I was passed up for the first round of interviews because my desired hourly wage was too high (according to the placement service.) They recommend lowering my desired pay rate by -$5.00 /hour, this would be -$2.00 less per hour than I was making from my previous employer. Same position, same industry, different company. I'd be willing to take the cut because I very much want to pursue this particular opportunity. I would also like to get the best deal if hired.

I'd like to know what hiring personnel would think of a applicant who would willingly take a pay cut to work for their company. I can see it as showing dedication to the business even at personal expense. On the other hand it may be viewed as not having confidence in my skills.

What would you think of such an applicant? Would it be better to stick to my guns or offer cheaper labor to score an interview?

Engineers at the company do the actual interviewing and selection. could this just be a ploy by the placement service to pay less?

  • edited to include the temp agency's role. linked question does have valuable insight.
    – RedOculus
    Feb 10, 2017 at 7:37
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    I'd be careful of your temp agency. Remember, they do not have your best interests at heart, only their own.
    – Kaz
    Feb 10, 2017 at 11:30
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    Couldn't you compromise by offering to do it for the same pay (-3$ from your original request, and 0 from your current pay)? This is a negotiation, as I understand.
    – skymningen
    Feb 10, 2017 at 14:12
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    I am going to push for the same pay. I think that would reflect well, being able to compromise and still hold some ground.
    – RedOculus
    Feb 10, 2017 at 20:06
  • "could this just be a ploy by the placement service to pay less?" Absolutely. And what would the hiring personnel think if you accepted less money? "Score!" 'Cause everybody loves a deal. Feb 10, 2017 at 22:57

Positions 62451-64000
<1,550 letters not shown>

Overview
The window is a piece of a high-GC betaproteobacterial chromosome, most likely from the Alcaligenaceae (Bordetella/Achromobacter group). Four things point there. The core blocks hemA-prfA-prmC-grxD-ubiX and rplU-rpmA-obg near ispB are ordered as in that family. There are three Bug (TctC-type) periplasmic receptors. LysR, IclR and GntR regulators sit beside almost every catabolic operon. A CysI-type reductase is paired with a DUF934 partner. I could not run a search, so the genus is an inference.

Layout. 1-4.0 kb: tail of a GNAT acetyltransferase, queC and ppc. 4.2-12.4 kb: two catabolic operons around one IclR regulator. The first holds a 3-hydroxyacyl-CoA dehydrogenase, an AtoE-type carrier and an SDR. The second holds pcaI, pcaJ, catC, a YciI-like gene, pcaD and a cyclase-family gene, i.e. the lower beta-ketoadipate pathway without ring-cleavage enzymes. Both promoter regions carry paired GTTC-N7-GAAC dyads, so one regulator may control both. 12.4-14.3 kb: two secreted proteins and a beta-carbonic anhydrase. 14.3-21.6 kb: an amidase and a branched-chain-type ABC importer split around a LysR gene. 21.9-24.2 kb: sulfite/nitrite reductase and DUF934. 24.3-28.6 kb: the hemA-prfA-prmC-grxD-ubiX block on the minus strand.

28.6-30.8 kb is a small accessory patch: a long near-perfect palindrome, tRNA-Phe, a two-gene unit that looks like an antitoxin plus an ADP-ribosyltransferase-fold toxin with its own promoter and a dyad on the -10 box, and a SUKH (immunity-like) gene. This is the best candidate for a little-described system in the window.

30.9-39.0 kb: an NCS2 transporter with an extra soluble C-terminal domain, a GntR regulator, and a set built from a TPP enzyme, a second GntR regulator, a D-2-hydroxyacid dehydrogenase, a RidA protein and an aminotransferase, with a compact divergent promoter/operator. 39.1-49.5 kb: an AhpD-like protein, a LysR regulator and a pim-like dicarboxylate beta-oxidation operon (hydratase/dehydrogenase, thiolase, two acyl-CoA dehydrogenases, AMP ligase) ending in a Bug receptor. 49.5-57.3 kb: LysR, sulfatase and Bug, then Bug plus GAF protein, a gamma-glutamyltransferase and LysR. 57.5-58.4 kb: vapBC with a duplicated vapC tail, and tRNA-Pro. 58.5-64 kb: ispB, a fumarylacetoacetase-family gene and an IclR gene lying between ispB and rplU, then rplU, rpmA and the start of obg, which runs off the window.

4 Answers 4


I'd like to know what hiring personnel would think of a applicant who would willingly take a pay cut to work for their company.

I'm assuming this is a temp/contracting job.

Hiring companies wouldn't know or care what your rate was at your last gig.

The hiring manager usually starts with an hourly rate in mind (a budget, basically) for that position. They then contact the agencies, send the job description and details, and indicate how much they are willing to pay for the job.

The agency then goes down their list of qualified candidates trying to find a few that fit the profile at the budgeted cost. It's in their interest to find at least a handful of viable candidates and get their resumes to the hiring manager quickly. Usually a manager fills the position quickly.

A good agent will tell the hiring manager of candidates that are qualified but requesting too much money. The manager can sometimes "bend" their budget and pay more. But often the job requisition would need to be rewritten, several levels of approvals would need to occur, agencies would need to be alerted of the req change and that would all take time. Honestly, it is seldom needed, since there are usually so many viable candidates willing to accept the budgeted rate.

A good agent might then choose to tell a candidate that they are qualified but are asking over the budgeted rate and offer them the chance to accept less and be considered.